The authors interfered with axonal transport in mice by deleting kinesin light chain 1 (KLC1), a subunit of a microtubule motor that is required for normal localization of, among other proteins, APP in mice. As the KLC1-negative animals aged, they exhibited axonal degeneration in the corpus callosum and anterior commissure, as well as increased neurofilament phosphorylation in the hippocampus compared to wild-type animals. In the spinal cord, the mutant mice had more proximal swellings and less white matter than control mice.

As the scientists predicted, the mutant animals also had tau troubles. A panel of antibodies to phosphorylated tau stained the mutant spinal cord axons and ventral motor neuron roots much more darkly than wild-type sections. There was three times as much hyperphosphorylated tau in large, filamentous structures in the giant axons and neuronal roots of mutant animals.

“I love the science; it’s the relevance to human AD I would question,” said Peter Davies of the Feinstein Institute in Long Island, New York, who was not involved with the study. Mouse tau, unlike the human protein, has little tendency to form tangles, and engineered mouse tauopathy models do not exactly mirror human disease. “You end up seeing pathology in places where you don’t see pathology in humans,” Davies said. Mice tend to show tau pathology in the spinal cord, for example, whereas in Alzheimer disease the tangles are primarily in the brain.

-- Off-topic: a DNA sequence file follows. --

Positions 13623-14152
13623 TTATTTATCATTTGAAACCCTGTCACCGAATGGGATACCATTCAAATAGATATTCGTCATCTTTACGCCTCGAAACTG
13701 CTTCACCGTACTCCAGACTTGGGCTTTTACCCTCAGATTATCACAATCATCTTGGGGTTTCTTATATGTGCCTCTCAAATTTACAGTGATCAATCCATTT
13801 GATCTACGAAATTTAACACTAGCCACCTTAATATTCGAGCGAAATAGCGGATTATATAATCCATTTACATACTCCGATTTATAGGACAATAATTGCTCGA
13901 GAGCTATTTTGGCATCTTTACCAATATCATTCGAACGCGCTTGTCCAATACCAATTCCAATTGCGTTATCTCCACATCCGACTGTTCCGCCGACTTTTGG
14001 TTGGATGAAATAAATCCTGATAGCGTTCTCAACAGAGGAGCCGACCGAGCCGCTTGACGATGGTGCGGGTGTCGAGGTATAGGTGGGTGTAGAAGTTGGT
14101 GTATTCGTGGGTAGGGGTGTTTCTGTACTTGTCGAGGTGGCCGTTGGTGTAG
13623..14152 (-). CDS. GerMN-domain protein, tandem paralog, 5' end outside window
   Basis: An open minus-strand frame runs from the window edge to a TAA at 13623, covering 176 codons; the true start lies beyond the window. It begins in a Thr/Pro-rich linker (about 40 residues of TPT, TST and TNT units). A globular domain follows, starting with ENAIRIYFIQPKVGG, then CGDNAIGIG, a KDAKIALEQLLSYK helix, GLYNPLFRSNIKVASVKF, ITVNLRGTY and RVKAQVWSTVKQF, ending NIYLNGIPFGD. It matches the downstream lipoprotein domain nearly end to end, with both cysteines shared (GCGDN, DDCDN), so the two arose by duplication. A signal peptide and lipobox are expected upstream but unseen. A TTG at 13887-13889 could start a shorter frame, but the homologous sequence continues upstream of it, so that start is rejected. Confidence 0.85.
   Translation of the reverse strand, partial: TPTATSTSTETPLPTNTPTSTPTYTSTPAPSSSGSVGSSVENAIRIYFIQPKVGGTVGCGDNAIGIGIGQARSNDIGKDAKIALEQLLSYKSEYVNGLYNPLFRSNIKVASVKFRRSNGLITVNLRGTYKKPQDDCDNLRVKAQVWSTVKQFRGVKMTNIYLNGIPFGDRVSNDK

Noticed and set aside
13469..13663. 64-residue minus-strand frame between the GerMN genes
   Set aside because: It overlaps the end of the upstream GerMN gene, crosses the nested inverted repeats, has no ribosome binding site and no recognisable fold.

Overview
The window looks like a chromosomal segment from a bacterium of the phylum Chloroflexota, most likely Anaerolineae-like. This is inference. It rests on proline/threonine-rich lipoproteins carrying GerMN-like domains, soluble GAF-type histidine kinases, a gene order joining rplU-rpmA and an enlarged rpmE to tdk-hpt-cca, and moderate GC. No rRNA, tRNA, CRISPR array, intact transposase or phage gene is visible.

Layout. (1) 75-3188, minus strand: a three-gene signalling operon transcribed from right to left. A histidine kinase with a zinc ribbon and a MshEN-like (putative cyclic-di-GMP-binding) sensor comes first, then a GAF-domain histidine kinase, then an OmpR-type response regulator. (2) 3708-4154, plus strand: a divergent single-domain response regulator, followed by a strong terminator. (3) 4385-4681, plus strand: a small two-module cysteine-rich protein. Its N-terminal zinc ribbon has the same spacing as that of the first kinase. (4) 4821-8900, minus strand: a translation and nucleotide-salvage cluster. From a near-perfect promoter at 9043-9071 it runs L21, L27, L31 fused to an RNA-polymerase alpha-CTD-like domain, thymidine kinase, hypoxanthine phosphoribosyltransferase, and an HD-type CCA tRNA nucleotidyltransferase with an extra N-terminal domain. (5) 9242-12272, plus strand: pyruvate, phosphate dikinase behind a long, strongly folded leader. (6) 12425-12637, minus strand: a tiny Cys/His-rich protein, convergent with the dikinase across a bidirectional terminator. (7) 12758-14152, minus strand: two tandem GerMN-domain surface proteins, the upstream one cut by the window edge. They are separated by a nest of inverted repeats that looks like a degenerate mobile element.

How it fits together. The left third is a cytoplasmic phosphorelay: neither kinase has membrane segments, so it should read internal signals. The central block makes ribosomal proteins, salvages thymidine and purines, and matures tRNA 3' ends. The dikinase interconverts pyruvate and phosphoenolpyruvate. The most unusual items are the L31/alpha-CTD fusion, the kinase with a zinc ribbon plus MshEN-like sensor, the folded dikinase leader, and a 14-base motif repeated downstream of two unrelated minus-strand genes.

The discovery still has relevance to tauopathies, Falzone said, even if the pathology is not exactly the same as in human diseases. “Our work reveals the biochemical consequences of interfering directly with such transport pathways,” he wrote in an e-mail to ARF. “If transport defects occur early in some diseases, the consequences we report are likely to play an important role in progression.” The mice do show AD-like hippocampal pathology. In addition, amyotrophic lateral sclerosis with frontotemporal dementia includes spinal cord tau pathology, so the model may be relevant to that disease.